Black History Month & ‘Civil War Memory’ – The 32 Part Series
Reconstruction – That Warm and Fuzzy Story of Social Progress!?(Part 24) by Bill Vallante
“The South Carolina government is the worst in the world”, said the NY Journal of Commerce in commenting on the taxpayers’ gatherings. Not only were land owners and businessmen bearing the burden of bad government, but the “humblest blacks and whites suffer from the wolves of Columbia, and should be glad to join forces with the taxpayer to exterminate them politically”
– Wade Hampton, Confederate Warrior, Conservative Statesman, Walter Brian Cisco, P. 211
I was born, raised and educated in the north, but when I went to school, one word always found in association with any narrative about the Reconstruction period was – CORRUPTION! How odd that the word seems to have DISAPPEARED from the modern day academic’s vocabulary?!
According to neo-abolitionist historians, “Reconstruction” is now a warm and fuzzy story of social progress, snuffed out by the evils of white supremacy. Blacks held office in record numbers, according to one such historian, and were active in politics, voting and giving “stump speeches”.
The question begs, for those with enough courage to ask it aloud:
How do a people who were slaves not more than two years ago, acquire the knowledge necessary to be able to do such things and do them COMPETENTLY – and on such a grand scale?? Moreover, “freedom” also entails the responsibility for supporting oneself, something I would think would be a major undertaking for the inexperienced Freedman. So where did the Freedman find the free time to participate so heavily in politics? Finally, who the hell put him up to it? (See the story about “Limosine Liberals” for the answer to that one.)
One Freedman’s Bureau official declared that blacks “must be allowed their civil rights to sue and be sued and to testify in court, but 19 in 20 are no more fit for the political responsibilities and duties of a citizen than my horse”.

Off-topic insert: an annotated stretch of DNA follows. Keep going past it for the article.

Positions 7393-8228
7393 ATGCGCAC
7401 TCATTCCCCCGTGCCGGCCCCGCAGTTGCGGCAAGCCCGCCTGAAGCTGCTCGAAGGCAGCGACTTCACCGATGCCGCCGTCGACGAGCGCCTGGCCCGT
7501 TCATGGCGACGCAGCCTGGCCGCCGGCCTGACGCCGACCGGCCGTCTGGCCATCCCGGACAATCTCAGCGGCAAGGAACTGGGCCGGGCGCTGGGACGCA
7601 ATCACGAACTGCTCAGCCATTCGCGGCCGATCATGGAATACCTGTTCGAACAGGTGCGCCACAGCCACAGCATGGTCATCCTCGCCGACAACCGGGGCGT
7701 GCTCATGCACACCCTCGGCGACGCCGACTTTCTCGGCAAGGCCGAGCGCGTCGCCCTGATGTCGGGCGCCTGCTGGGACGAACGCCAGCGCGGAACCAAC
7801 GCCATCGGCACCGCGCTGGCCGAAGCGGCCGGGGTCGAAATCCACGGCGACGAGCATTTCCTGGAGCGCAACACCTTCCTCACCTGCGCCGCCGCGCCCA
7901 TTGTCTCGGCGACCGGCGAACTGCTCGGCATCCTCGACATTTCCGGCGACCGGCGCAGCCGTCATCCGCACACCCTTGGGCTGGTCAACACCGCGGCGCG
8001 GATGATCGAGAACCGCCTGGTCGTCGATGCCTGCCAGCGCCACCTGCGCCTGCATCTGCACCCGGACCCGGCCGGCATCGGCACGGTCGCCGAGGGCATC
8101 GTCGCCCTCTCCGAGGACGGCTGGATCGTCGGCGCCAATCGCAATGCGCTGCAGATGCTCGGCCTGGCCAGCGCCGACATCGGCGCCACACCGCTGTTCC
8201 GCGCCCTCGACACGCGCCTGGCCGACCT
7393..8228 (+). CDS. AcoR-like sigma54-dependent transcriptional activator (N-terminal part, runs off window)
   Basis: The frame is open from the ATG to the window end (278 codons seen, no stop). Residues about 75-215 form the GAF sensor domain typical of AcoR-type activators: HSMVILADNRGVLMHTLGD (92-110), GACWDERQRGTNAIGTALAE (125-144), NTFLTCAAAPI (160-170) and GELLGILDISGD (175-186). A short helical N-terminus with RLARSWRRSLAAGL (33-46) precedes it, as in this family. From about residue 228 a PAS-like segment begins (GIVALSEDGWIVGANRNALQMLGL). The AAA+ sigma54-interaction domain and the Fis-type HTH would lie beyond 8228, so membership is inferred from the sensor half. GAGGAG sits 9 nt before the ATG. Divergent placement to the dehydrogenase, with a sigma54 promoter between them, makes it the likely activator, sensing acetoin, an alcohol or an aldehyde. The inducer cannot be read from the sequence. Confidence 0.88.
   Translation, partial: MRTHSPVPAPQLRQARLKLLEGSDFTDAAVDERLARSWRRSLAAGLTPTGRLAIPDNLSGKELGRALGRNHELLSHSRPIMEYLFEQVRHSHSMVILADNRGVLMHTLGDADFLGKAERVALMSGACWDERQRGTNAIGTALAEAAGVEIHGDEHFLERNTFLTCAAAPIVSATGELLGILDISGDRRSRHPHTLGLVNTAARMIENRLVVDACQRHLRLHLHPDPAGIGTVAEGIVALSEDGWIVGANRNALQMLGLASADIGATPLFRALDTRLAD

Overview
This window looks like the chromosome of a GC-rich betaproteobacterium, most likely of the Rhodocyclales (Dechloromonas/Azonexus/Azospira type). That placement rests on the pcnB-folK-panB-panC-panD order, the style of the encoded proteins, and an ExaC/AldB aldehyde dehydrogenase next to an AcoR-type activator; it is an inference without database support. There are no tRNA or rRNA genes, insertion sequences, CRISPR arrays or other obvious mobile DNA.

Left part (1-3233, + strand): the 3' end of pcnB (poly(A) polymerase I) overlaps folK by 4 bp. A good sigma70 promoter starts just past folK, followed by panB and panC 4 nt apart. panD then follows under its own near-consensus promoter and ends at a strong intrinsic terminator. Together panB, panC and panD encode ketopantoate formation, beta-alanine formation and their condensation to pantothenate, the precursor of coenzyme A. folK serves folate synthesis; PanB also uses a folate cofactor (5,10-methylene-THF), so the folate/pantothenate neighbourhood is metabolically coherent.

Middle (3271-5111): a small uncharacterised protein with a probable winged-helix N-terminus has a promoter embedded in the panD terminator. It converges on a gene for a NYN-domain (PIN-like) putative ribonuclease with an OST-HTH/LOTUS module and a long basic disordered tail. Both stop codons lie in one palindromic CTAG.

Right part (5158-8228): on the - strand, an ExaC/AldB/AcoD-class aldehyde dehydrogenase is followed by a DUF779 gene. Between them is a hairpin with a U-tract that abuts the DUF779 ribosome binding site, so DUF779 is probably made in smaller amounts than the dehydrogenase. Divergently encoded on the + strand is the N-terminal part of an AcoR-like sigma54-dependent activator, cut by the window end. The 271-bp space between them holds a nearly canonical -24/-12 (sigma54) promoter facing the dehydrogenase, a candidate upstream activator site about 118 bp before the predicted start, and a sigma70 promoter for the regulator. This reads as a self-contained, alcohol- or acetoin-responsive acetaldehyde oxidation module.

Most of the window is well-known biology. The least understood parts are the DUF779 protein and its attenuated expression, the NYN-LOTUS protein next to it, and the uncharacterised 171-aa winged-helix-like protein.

With 200 black trial justices, South Carolina had more than her share of funny happenings, as of tragic. A gentlemen who had to appear before some tribunal wrote us, “Whom do you suppose I found in the seat of law? Pete, my erstwhile stable-boy! He does not know A from Z, had not the faintest idea of what was to be done”. – “Mars Charles, you jes fix ‘tup, please suh. You jes write down whut you think orter be wroted an’ I’ll put my mark anywhar you tell me” [Dixie After the War, Myrta Lockett Avary, Page 192]
Into a store in Wilmington sauntered a sable alderman whom the merchant had known from boyhood as “Sam”.
Merchant: What’s the matter Sam? (as Sam walked out of the store)
Sam: (stalking back into the store) Suh, you didn’ treat me wid proper respecks.
Merchant: How Sam?
Sam: You called me Sam, which my name is Mr. Gary.
Merchant: You’re a damned fool! There’s the door!
Gary had the merchant up in the mayor’s court.
Mayor: What’s the trouble?
Sam: Dis man consulted me.
Mayor: You ought to feel flattered. What did he do to you?
Sam: He called me Sam, suh.
Mayor: Ain’t that your name?
Sam: My name’s Mr. Gary.
Mayor: Ain’t it Sam too?
Sam: yessuh, but –
Mayor: Well, there ain’t any law to compel a man to call another “Mister”. Case dismissed.
Sam: (muttering) Dar gwi be a law ‘bout dat.[Dixie After the War, Myrta Lockett Avary, Page 193]
A Regimental Chaplain of the 128th US colored troops, stationed in Beaufort SC, stated that “the more intelligent of his men believed there should be a literacy qualification for voting, as “you ought never to undertake a job unless you know how to do it.”[Wade Hampton, Confederate Warrior, Conservative Statesman, Brian Cisco]
Among extraneous resolutions adopted by delegates, one recommended that laws eventually be passed banning terms like “negro”, “nigger” or “yankee”. The exercise went on for 53 days and cost the taxpayer $110,000. (The Charleston Convention, January 14, 1868), [Wade Hampton, Confederate Warrior, Conservative Statesman, Brian Cisco, pp. 178, 191-192]
General Sherman said, “We all felt sympathy for the negroes, but of a different kind from that of Mr. Stanton, which was not of pure humanity, but of politics….I did not dream that the former slaves, without preparation, would be manufactured into voters….I doubted the wisdom of at once clothing them with the elective franchise….and realized the national loss in the death of Mr. Lincoln, who had long pondered over the difficult questions involved.” [Dixie After the War, Myrta Lockett Avary, Page 281-282]
Hamp, Simmons, Mississippi, (The Slave Narratives)
"The Yankees promised niggers a gray mule and forty acres when they were freed, but the niggers ought to have known that wasn’t so, because there wern’t that many gray mules in the United States."
Henri Necaise, Mississippi, (The Slave Narratives)
It was dem Carpetbaggers dat ‘stroyed de country. Dey went an’ turned us loose, jas’ lak a passel o’ cattle, an’ didn’ show us nothin’ or giv’ us nothin’. Dey was acres an’ acres o’ lan’ not in use, an’ lots o’ timber in die country.
Henry, Garry, Alabama Henri, (The Slave Narratives)
Seems lak dar warn’t no trouble ‘mongst de whites an’ blacks ”til atter de wah. Some white mens come down from de Norf’ an’ mess up wid de nigger……….."Git rid of de carpetbaggers? Oh, Yassah, dey vote ’em out.
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